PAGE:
Miller: There are many exciting applications that can be envisioned, associated with almost any situation in which you have dripping, flowing, or periodically oscillating saline solutions. This includes harvesting electricity from ocean waves, raindrops, and even the pulsing blood in our veins.
Tech Briefs: Blood in our veins?
Geiger: This approach would involve a stent coated with the metal nanolayers and then electrical readouts to produce a micro ampere or so per heart beat, given what we currently know about these devices. With 100 thousand heart beats per day, that’s about 0.1A that can be stored in a capacitor to drive an implanted device, say, an insulin pump, on demand.
Miller: I would add a note of caution. While in-vivo applications like this are very exciting, we would realistically have to contend with the formation of biofilms on the surfaces that could damp the electricity conversion effect. This is an important aspect of the ongoing research.
Tech Briefs: How easily can these oxide films be produced? Is it as simple as getting rust on iron? How do you make these metal films?
Miller: This is one of the major benefits of the nanofilms. They are extremely simple and scalable to produce.
Geiger: It’s about as easy as one, two, three: One is to form a metal nanolayer on a suitable substrate using physical vapor deposition, a common method used, for instance, for coating the inside of chip bags with metal thin films as a moisture barrier. Two is to take the sample out into air and letting its surface oxidize spontaneously, a process that stops after a few nanometers. Three is to flow the ionic solutions over it.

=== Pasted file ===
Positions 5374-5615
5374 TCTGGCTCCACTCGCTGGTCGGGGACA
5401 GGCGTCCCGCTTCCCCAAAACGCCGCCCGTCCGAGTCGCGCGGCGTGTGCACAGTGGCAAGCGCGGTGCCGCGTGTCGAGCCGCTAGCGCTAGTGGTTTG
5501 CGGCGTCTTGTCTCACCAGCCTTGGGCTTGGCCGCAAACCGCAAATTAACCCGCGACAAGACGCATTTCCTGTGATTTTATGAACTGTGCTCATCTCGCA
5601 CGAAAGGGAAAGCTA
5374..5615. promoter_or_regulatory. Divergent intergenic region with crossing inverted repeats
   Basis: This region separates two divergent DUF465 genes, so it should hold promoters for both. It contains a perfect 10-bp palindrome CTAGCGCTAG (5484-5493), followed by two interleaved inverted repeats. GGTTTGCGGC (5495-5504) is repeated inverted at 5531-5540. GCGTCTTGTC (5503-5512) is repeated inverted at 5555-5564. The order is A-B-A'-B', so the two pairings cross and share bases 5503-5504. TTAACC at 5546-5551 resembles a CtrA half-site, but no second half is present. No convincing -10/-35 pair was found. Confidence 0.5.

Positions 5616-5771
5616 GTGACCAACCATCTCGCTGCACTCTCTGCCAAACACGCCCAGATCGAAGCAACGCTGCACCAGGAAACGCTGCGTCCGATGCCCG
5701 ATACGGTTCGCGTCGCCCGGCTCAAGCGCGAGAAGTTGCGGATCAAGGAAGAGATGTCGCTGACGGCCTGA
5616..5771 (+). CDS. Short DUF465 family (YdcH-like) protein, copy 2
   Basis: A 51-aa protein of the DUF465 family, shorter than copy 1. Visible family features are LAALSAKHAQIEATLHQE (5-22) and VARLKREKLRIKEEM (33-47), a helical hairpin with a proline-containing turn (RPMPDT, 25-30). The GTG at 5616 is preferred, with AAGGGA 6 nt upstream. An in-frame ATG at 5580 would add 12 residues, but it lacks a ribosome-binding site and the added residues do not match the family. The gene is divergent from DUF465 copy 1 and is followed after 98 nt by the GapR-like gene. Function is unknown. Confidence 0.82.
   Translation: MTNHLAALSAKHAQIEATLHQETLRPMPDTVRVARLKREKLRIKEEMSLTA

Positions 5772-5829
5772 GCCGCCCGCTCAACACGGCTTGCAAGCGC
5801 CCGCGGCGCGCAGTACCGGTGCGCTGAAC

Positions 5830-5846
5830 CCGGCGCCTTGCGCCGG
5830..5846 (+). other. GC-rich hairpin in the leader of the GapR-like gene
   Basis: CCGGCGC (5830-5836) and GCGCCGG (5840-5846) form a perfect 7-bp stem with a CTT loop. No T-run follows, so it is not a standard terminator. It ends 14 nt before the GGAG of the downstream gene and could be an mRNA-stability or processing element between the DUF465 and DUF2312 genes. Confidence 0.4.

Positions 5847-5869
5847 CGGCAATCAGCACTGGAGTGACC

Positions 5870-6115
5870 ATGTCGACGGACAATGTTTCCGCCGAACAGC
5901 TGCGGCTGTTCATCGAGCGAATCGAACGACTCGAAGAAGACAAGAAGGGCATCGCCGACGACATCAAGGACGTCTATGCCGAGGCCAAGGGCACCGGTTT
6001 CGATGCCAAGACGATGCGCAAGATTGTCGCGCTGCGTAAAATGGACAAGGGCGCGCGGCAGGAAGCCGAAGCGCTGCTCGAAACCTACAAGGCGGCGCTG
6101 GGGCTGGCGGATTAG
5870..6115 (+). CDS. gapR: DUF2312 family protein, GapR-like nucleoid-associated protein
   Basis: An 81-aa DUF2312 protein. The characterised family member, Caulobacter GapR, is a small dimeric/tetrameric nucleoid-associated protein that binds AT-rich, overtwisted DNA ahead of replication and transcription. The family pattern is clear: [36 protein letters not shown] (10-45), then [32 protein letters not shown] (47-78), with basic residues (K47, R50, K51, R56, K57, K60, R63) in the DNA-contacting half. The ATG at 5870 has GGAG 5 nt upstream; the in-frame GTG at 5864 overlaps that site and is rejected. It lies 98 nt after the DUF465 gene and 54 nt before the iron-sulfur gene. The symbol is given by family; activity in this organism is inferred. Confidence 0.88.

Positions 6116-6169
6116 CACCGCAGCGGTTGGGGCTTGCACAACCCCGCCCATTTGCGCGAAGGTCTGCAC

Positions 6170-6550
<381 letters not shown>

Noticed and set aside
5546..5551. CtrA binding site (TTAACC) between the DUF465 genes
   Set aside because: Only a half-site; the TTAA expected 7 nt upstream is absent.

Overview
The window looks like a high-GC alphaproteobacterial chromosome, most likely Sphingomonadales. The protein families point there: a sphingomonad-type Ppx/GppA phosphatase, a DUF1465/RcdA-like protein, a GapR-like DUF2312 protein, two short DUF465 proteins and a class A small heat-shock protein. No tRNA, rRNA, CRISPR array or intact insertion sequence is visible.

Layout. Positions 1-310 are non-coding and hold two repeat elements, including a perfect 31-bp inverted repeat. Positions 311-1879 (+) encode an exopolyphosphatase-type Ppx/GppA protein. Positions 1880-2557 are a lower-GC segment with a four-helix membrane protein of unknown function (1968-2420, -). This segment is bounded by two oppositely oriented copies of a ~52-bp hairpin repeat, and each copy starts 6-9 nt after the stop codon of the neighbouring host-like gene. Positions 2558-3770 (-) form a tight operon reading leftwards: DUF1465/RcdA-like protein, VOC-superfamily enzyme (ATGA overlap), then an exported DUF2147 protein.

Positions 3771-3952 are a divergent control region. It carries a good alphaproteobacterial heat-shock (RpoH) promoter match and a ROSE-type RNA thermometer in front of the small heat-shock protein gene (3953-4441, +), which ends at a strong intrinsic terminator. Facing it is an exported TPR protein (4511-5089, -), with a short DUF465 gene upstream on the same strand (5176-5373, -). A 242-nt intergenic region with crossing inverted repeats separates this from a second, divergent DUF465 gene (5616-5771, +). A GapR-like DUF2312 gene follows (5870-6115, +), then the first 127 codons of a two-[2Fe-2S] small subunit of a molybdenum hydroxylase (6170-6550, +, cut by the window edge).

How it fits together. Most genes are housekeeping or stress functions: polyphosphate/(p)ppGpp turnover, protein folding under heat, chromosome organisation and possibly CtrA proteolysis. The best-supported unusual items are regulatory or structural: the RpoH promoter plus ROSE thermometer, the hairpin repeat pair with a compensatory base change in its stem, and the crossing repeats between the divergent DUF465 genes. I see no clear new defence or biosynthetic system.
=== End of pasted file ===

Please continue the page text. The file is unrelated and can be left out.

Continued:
Tech Briefs: What is most exciting to you about this study, and the possibilities of electrokinetic power?
Geiger: The ease of scaling up the metal nanolayer to arbitrarily large areas and the ease with which plastics can be coated gets us to three-dimensional structures so that large volumes of liquids can be used. Foldable designs that fit, for instance, into a backpack are an option as well.
Given how transparent they are, it’s exciting to think about coupling the metal nanolayers to a solar cell, or to think about coating the outside of building windows with metal nanolayers so as to obtain energy during rain events. In vivo applications are also an option so as to generate power with each heart beat in a vein, for instance, to drive an implanted insulin pump.
Miller: I completely agree. The combination of scalability and robustness is exciting, and we’re looking forward to seeing what the future holds!
What do you think the future holds? Share your comments and questions for Miller and Geiger below.
The paper describing their findings, titled "Energy Conversion via Metal Nanolayers," is freely available and appears in the July 29 issue of the Proceedings of the National Academy of Sciences.
CORRECTION: An earlier version of this article misstated that plates having an area of 10 square meters each would generate a few kilowatts per hour. This has been changed to kilowatt-hours.